UBS checks flawed at time of alleged rogue trades, UK court told
By Michael Holden
LONDON (Reuters) - There were flaws in control systems at UBS UBSN.VX at the time accused fraudster Kweku Adoboli racked up losses of $2.3 billion through unauthorized trades, the head of global risk at the Swiss bank told a London court on Tuesday.
Colin Bell, global head of operational risk control at UBS, said the overall system of checks was sound but some parts of it had not operated as they should have done, partly due to human error.
When the bank's systems sent out requests to check on deals, Adoboli had at least once been able to sign off on them himself, Bell added.
Adoboli is accused of causing the largest unauthorized trading loss in British history. The 32-year-old former trader is on trial at London's Southwark Crown Court where he denies charges of fraud and false accounting.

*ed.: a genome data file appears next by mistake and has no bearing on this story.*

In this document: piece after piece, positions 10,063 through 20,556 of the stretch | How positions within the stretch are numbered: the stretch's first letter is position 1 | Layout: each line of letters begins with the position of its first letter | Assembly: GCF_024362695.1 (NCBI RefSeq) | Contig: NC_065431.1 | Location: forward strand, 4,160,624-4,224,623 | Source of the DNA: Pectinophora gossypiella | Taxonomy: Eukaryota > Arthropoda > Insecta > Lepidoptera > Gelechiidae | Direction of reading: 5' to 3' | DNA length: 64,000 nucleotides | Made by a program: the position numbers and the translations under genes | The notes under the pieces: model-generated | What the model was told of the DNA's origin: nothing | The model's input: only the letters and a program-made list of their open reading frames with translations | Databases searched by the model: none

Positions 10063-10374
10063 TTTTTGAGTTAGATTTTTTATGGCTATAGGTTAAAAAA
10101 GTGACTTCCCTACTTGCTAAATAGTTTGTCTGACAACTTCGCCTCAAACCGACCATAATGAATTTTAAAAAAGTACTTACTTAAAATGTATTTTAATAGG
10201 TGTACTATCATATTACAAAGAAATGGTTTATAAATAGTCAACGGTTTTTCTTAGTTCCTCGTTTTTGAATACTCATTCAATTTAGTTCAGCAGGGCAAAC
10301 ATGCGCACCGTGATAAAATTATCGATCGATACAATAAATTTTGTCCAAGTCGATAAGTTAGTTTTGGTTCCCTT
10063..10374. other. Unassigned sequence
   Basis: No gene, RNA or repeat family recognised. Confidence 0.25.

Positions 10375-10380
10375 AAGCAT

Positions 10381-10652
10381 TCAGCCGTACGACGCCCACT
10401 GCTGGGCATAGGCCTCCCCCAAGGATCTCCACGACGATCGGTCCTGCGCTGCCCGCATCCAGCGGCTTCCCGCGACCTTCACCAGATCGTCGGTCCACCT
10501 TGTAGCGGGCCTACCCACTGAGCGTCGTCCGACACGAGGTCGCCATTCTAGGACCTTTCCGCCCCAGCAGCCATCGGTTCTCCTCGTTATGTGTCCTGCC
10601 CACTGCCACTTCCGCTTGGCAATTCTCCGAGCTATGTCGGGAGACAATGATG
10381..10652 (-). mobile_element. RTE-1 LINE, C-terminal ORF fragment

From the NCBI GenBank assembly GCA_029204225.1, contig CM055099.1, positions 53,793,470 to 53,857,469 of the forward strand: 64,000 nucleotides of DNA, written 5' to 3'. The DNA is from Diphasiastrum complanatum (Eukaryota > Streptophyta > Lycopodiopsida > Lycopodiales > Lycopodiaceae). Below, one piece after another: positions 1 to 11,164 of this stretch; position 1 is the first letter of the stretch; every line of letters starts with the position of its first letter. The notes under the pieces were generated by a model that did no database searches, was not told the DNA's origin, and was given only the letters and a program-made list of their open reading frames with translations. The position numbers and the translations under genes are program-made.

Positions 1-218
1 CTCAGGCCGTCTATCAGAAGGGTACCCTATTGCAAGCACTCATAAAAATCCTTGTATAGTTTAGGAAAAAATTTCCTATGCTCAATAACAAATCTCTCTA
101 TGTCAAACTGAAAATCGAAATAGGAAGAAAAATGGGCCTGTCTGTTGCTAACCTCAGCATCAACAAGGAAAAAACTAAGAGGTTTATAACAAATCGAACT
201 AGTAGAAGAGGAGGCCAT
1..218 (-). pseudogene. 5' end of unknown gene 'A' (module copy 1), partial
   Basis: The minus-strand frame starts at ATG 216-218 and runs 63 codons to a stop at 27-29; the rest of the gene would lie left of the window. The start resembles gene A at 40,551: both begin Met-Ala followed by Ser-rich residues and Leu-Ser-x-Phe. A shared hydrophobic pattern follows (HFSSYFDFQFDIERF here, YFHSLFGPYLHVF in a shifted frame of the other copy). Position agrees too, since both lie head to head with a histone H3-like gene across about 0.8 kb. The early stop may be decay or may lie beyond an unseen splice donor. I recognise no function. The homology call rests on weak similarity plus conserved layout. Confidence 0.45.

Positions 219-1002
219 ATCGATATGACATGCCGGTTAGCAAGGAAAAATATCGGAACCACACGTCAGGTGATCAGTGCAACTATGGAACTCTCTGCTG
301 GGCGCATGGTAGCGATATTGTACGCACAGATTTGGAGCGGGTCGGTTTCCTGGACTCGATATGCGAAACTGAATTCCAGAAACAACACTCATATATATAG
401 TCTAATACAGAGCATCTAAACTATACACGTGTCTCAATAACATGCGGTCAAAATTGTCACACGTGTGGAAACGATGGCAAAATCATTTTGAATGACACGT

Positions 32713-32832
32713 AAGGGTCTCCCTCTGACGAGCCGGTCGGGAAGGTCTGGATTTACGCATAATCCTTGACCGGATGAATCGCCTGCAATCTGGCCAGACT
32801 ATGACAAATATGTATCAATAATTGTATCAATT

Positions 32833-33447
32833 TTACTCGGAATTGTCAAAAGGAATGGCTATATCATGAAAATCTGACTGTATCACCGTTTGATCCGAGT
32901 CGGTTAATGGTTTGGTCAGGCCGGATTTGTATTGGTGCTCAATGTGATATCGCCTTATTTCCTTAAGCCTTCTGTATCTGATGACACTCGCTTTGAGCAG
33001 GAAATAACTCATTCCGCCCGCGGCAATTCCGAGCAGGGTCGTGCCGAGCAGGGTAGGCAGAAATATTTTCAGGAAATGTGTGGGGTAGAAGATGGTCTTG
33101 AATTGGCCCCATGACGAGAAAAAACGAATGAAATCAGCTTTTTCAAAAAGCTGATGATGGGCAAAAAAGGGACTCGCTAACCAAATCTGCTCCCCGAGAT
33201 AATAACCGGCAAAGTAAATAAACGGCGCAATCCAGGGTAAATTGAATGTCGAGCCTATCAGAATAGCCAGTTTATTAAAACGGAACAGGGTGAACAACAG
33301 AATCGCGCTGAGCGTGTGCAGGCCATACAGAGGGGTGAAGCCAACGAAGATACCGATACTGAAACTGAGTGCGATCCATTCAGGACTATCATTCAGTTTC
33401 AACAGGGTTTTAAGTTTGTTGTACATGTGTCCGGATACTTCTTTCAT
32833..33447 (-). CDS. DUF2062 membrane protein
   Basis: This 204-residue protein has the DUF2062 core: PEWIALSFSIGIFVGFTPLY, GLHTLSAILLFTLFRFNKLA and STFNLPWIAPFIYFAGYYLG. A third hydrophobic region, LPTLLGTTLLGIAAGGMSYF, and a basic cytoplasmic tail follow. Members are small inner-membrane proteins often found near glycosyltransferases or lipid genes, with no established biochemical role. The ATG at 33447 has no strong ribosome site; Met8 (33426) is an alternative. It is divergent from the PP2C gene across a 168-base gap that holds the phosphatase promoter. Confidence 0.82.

His defense team have argued bosses at the bank turned a blind eye to dubious trading activities as long as profits were made and that he was not the only one involved in any alleged illicit activities.
Prosecutors say he was like a gambler, who hid his illegal activities from colleagues and was out for himself.
Bell was one of a team of four who carried out Project Bronze, an in-house investigation launched after Adoboli wrote an email to his bosses on September 14, 2011 confessing to carrying out unauthorized trades.
Bell said their six-day inquiry had been to find out what happened and whether the bank had adequate controls in place. Continued...